Parents of Moi Girls School, Nairobi, have demanded the removal of the school principal, matron and the entire board of management.
The parents also want the dormitory burnt in the Saturday morning tragedy demolished and a new, safer one constructed for their traumatised daughters.
The Form One parents vowed not to bring back their daughters on September 15 as directed by Cabinet Secretary Fred Matiang'i unless safety measures ordered by the Ministry of Education were implemented.
The CS ordered the school closed for two weeks after fire gutted down a dormitory in which 350 Form One girls were sleeping.
So far, nine girls have died following the fire tragedy on Saturday morning. Those still missing after the tragedy include Hannah Hawa Aziz, Nancy Wamuthere, Natalie Nanga Asiyo, Esther Onyari, Hannah Jeyso and a student identified only as Marsha.
In a stormy meeting at the school yesterday, parents accused the school management of negligence and high-handedness, which they said contributed to the deaths of their loved ones.
"These people are the problem. A security guard has more power here than a parent. When you bring your child here, the security man stops you at the gate and turns you back," said a parent.
The parents also demanded to know why the school administration did not notify them of the strategy. They wondered that the fire began at 2am but they only got to hear about it, not from the school, but the media.
"The school administration has our contacts, the teachers did not pick calls, those who did said they were away from school," one parent said.
The angry parents stormed out of the meeting organised by the school management to counsel them and their daughters, instead demanding to be addressed by the principal and board of management (BOM).
During the meeting, it emerged that the school, which is 50 years old, has not put in place fire safety measures.
"We are here mourning but we have been called for a meeting where nothing is being said. We are not bringing our children back until all our our concerns are addressed," said an angry parent.
The parents said the ill-fated dormitory and all the others in the school have no fire equipment, no exit doors and their windows are sealed with metal grills.
"It is a shame that a school with a big name like this has no smoke detectors, no fire alarms, no fire extinguishers and students are never drilled on fire management," said a parent.
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This emerged as more harrowing details, some smirking of negligence, continued to emerge about the incident.
According to witnesses, all the 350 students could be alive today, were it not for the negligence of the management.
"We rushed on the scene to try and rescue the children but the gate to the dormitories was locked, making it near impossible to get to the dormitory on fire," said a man who was among those first on the scene.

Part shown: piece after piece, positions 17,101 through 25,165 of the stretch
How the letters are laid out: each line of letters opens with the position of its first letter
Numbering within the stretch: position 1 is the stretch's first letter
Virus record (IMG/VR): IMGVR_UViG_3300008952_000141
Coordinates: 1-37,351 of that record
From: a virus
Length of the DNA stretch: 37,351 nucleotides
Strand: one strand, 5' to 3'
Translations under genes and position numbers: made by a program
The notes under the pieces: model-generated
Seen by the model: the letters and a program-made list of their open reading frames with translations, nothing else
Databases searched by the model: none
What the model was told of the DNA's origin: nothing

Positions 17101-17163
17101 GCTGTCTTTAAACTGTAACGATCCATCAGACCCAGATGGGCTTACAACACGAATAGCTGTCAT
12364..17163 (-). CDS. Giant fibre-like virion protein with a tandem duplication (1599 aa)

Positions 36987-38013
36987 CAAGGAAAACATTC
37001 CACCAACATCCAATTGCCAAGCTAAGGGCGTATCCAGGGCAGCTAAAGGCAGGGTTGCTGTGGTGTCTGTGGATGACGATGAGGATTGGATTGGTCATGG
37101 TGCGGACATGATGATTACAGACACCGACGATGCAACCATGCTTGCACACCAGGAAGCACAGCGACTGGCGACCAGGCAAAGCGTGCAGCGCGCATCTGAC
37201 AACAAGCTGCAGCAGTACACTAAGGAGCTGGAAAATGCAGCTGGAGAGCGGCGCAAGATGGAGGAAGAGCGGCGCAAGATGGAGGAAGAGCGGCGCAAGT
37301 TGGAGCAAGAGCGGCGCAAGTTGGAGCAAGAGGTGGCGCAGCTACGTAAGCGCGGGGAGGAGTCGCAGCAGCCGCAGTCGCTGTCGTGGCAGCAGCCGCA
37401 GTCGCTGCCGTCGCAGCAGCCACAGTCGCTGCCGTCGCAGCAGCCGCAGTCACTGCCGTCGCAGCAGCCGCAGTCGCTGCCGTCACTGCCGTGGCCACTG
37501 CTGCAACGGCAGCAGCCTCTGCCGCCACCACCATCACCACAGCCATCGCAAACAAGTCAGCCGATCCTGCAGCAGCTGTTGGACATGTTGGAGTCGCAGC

He added, "It is the girls who tried their best to save themselves. If the school had security measures in place, they could have easily come out of the building."
The Standard established that a girl, who was returning to her bed after showering, realised there was fire on one of the mattresses and raised the alarm.
Yesterday, some of the Form One students who had accompanied their parents to be grilled by investigators narrated how they escaped and watched their friends die helplessly.
The students pointed fingers at one suspect.
"This fire was started by one of us who is on record saying she did like this school. She said she will burn the school to teach the parents and the administration a lesson," said one of the students.
The suspect is said to have set her mattress on fire at about 2am. In the ensuing fire, the girls were trapped.
"We were woken up by choking smoke and we couldn't run anywhere. We rushed to the door but it was locked. We rushed to the first floor and broke the only small window that has no grills and began jumping out," another student said.
Some of them narrated how they rushed to the matron's house to wake her up and accused her of slow response.
The parents wondered why the girls, some as young as 13 were left to sleep in the dormitories on their own without a matron nearby.
"We want to be told why the matron locks the gate to the dormitories and goes away with the keys,"said one parent.
The Standard established that it was only after two brave girls jumped over the fence and began shouting for help that a policeman stopped by.
"We told him that our classmates are trapped in the burning building, he hailed a boda boda and rushed to the county commissioner's office to get help," a student said.
The students also blamed the security guards who man their school for doing nothing to help them.
"We were crying for help yet we could see them taking video pictures of us burning," said a student.
The parents complained that they were not allowed to view their daughters' dormitories.
"We now know the reason is overcrowding. A cubicle meant for four students is now housing eight. This is unacceptable," said a parent.